I thought of days with my successful father, tossing down excellent cheeses at a French seaside resort, knocking back the best champagne, as he picked up models to take back to his hotel. A million dollars today is pocket money, but I didn’t even have the rent. My dad could even buy a decent painting. I had spent all that was left of my inheritance, money that one of my family had worked hard in a hanger factory for in order to invest in IBM during the Great Depression. My last buttress against living under a bridge had been spent.  

It is a very long walk from Seattle-Tacoma airport to Seattle. The bugs in my head couldn’t get out. And then I realized it was just another passing truck, as I held my ears, and screamed.

Three hours later, I decided to get some sleep. I went up into a pocket of concrete, where there were about sixty pigeons. Some other men were already sleeping there. They were lying in old suits from another era, holding their ears, sleeping, like dolls thrown to one side. Beer bottles littered the area.  

The trucks overhead slamming along reminded me of the night my mother died in a car crash. I remember the car spinning on ice, and it going off an overpass, plunging into darkness, and trees, as my mother screamed, and my father remained silent. The car never exploded, as it does in most television programs. It just plummeted and stopped dead. I guess because I was a little boy, and flexible, I survived. My father had left me money but it was now gone, as was he, and with him all my comforts. I got to rather like insurance, and went into the business. The cars whizzing by my head reminded me of my poor mother, dead these forty years, probably no longer anything left but a skeleton. I would visit her with a final rose.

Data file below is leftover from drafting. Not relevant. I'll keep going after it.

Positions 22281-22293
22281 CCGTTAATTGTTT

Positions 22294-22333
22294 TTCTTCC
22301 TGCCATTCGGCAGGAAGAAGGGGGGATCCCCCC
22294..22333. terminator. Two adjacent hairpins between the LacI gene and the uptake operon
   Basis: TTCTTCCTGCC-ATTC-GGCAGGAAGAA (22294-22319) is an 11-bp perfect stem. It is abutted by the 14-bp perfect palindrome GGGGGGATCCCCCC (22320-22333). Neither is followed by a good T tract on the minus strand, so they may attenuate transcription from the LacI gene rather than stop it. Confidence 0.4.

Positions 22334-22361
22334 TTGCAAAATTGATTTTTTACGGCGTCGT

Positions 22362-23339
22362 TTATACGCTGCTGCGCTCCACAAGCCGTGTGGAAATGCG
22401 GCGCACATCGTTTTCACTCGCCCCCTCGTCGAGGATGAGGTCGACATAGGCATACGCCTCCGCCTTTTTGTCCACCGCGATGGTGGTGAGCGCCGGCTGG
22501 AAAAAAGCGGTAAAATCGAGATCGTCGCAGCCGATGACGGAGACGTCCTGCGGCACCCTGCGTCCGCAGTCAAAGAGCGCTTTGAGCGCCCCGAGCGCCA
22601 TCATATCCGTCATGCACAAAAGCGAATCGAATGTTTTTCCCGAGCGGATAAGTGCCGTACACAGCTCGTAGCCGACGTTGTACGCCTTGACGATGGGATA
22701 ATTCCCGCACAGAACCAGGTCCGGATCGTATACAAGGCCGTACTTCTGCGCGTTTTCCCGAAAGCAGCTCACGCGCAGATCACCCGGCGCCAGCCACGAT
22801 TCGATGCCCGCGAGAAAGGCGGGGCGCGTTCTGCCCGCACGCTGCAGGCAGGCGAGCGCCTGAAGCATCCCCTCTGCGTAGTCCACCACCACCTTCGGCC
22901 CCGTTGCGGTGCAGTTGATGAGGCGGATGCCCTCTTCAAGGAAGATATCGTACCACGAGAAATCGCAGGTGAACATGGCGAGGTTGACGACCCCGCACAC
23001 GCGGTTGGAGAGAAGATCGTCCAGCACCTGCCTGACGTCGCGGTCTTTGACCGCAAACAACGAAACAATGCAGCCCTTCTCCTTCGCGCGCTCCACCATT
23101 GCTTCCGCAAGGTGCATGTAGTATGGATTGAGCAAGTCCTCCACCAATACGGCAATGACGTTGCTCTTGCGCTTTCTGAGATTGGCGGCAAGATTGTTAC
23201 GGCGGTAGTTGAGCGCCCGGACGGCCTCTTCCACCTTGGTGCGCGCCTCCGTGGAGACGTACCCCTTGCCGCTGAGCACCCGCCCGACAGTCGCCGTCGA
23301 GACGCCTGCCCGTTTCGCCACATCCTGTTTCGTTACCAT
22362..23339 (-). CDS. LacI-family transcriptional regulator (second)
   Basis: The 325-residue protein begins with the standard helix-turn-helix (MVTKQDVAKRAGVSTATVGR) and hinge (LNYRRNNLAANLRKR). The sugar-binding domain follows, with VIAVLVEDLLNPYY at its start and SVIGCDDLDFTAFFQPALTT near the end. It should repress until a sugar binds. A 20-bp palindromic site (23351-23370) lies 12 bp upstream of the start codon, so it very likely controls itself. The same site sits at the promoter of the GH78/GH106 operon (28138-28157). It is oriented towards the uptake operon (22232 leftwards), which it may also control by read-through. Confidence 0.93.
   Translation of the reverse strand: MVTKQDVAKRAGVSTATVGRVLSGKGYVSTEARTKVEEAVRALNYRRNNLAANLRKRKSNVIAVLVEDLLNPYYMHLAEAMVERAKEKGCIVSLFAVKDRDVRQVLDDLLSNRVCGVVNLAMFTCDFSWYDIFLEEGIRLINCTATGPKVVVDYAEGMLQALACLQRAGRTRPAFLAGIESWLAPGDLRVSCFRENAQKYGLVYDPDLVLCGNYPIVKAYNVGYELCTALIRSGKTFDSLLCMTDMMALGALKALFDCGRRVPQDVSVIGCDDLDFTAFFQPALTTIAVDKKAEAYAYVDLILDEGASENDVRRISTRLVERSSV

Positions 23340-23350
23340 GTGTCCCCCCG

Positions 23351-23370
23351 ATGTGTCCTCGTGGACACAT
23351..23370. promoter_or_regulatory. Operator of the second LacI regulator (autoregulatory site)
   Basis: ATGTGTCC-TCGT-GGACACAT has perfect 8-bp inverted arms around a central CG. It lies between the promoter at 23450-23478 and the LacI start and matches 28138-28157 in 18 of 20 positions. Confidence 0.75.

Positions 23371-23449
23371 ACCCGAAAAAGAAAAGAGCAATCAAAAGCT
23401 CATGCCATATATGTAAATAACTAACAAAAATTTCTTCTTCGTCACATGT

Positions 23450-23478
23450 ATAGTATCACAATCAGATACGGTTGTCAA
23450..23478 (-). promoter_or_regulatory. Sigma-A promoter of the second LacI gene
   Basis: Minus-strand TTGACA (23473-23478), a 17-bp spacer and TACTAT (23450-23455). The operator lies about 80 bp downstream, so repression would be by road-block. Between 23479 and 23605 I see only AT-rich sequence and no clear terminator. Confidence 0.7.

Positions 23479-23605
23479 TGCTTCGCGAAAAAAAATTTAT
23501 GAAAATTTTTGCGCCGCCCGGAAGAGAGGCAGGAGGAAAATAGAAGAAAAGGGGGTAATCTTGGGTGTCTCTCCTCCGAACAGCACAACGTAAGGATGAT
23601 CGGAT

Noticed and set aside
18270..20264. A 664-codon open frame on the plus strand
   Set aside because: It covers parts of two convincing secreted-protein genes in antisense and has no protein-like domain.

I tried to conjure my mother’s face. I tried to have her hold me, like a baby, but I had no memory of her warmth. I shivered.

My mother appeared in a ghostly glow.

“I am sorry, Bob.”

I nodded, and she sat down beside me, her warm figure holding me, supporting me, as I slept into the morning, waking to a bright blue day.  The bums had a campfire going and invited me to roast a rat with them. I got a stick and put the rat near the fire, and cooked it black, before downing it with some mustard packets which they had provided.

“Say, fella, haven’t seen you before. Did you come in on the Santa Fe?”  One old man asked.

“No, not exactly,” I said. “I came in on Air France. I forgot to bring any pocket change, and they wouldn’t let me on the bus.”

The bums laughed.

“You were probably flying first class?” They laughed aloud. I walked into the city over the next four hours, and arrived in Pioneer Square around noon. The pigeons scattered before me as I walked across the red brick park.  I needed a drink of water, so I went down into Elliott Bay Books, and got myself a small glass.  I was still wearing a suit, but didn’t look fresh.  Maybe I was a Bohemian poet.  

 

Kirby Olson

Kirby Olson

Kirby Olson studied poetry with Allen Ginsberg and Gregory Corso (among others) at Naropa University. His poems have appeared in First Things, Poetry East, Partisan Review, Chronicles, Cortland Review, and many other journals. Olson has also authored several books including criticism and fiction. He is a professor at SUNY-Delhi in the western Catskills.

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